And Yet They Choose to Fight

King Alfred the Great  Statue in Winchester, England
King Alfred the Great
Statue in Winchester, England

Welcome to my third post sharing thoughts about G.K. Cheston’s epic poem Ballad of the White Horse.

“The King went gathering Wessex men,
As wheat out of the husk;
Eldred, the Franklin by the sea,
And Mark, the man from Italy,
and Colan of the Sacred Tree
From the old tribe on Usk.”

G.K. Chesterton organized his epic by chapters, or books as they are called.  After the lovely Dedication to his wife Frances, which I discuss in the first post Ballad of the White Horse, Chesterton plunges us into the dark days after King Alfred’s defeat by the Danes in Book 1 The Vision of the King My post on this first book is entitled A Horse, a War and a Vision, which provides a hint as to three of the primary themes!   In this post, I’m sharing about Book II The Gathering of the Chiefs, in which King Alfred, with renewed purpose, sets out to gather his army by approaching three key leaders, Eldred,  Mark and Colan.  We learn a great deal about these men by the way they consider Alfred’s request.   Alfred has a difficult task.  He must overcome their objections to another war, under his leadership, against what appears to be a fierce and unassailable enemy.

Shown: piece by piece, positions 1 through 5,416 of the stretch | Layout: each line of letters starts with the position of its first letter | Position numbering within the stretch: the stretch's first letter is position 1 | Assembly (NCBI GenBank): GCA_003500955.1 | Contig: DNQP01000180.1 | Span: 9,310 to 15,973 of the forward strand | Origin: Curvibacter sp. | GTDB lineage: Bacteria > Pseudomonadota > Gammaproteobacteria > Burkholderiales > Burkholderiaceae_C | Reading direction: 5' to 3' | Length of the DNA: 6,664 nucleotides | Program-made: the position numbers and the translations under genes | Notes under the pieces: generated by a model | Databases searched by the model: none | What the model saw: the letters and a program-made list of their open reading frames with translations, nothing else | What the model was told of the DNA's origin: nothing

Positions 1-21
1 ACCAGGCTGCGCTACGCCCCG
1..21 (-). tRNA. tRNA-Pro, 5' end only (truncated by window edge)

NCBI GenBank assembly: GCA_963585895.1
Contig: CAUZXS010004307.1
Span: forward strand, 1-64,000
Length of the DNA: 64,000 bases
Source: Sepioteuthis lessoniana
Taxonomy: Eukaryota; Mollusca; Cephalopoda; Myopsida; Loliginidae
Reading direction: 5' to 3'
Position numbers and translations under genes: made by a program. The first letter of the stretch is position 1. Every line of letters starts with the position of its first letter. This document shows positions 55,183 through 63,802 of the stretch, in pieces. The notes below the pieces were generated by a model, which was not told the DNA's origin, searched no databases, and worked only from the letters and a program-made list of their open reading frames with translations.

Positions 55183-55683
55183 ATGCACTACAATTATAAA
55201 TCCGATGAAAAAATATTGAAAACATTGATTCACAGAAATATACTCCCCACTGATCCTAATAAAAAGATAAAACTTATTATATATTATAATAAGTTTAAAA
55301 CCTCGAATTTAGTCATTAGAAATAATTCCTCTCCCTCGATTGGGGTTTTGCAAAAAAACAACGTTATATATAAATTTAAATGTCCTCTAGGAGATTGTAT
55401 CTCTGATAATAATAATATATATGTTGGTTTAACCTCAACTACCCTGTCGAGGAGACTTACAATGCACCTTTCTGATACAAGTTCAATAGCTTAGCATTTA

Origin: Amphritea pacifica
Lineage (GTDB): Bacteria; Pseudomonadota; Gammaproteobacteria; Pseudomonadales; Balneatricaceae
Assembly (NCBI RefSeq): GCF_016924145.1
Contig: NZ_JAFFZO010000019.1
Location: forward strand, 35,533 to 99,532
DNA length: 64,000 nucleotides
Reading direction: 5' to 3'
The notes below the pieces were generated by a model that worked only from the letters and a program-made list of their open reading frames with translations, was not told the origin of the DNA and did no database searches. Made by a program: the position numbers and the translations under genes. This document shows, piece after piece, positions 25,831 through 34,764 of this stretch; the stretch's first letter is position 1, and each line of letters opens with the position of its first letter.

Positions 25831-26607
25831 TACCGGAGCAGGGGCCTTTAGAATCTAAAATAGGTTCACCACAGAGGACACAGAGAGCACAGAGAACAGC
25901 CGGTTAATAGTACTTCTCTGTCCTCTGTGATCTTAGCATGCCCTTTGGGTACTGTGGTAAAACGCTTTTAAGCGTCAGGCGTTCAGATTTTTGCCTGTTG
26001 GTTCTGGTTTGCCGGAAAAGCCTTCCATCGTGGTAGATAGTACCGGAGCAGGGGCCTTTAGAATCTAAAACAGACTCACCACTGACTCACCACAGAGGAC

Alfred first visits Eldred’s farm, which is homely, but generous in hospitality.

“And Eldred’s doors stood wide apart
For loitering foot or labouring cart,
And Eldred’s great and foolish heart
Stood open like his door.”

Eldred questions the necessity of war, and the benefit of war to the humble.

“Come not to me, King Alfred,
Save always for the ale:
Why should my harmless hinds be slain
Because the chiefs cry once again,
As in all fights, that we shall gain,
And in all fights we fail?”

Alfred replies,

“Out of the mouth of the Mother of God,
More than the doors of doom,
I call the muster of Wessex men
from grassy hamlet or ditch or den,
To break and be broken, God knows when,
But I have seen for whom.

Out of the mouth of the Mother of God
Like a little word come I;
For I go gathering Christian men
From sunken paving and ford and fen,
To die in a battle, God knows when,
By God, but I know why.

And this is the word of Mary,
The word of the world’s desire
‘No more of comfort shall ye get,
Save that the sky grows darker yet
And the sea rises higher.'”

Alfred heads next to visit Marcus, the Roman.